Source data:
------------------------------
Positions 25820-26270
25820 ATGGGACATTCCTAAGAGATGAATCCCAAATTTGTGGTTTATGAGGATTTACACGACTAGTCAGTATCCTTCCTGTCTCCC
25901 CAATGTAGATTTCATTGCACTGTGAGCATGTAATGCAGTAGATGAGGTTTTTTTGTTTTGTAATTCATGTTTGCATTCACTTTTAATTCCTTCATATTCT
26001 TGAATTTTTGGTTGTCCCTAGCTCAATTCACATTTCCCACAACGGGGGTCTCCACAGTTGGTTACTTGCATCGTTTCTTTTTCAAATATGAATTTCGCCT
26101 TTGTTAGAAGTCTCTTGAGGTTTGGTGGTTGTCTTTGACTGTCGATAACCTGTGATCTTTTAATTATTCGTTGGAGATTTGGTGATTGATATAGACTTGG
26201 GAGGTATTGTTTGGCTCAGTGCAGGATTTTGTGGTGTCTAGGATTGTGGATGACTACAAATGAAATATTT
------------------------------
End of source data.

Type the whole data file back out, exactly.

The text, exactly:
Positions 25820-26270
25820 ATGGGACATTCCTAAGAGATGAATCCCAAATTTGTGGTTTATGAGGATTTACACGACTAGTCAGTATCCTTCCTGTCTCCC
25901 CAATGTAGATTTCATTGCACTGTGAGCATGTAATGCAGTAGATGAGGTTTTTTTGTTTTGTAATTCATGTTTGCATTCACTTTTAATTCCTTCATATTCT
26001 TGAATTTTTGGTTGTCCCTAGCTCAATTCACATTTCCCACAACGGGGGTCTCCACAGTTGGTTACTTGCATCGTTTCTTTTTCAAATATGAATTTCGCCT
26101 TTGTTAGAAGTCTCTTGAGGTTTGGTGGTTGTCTTTGACTGTCGATAACCTGTGATCTTTTAATTATTCGTTGGAGATTTGGTGATTGATATAGACTTGG
26201 GAGGTATTGTTTGGCTCAGTGCAGGATTTTGTGGTGTCTAGGATTGTGGATGACTACAAATGAAATATTT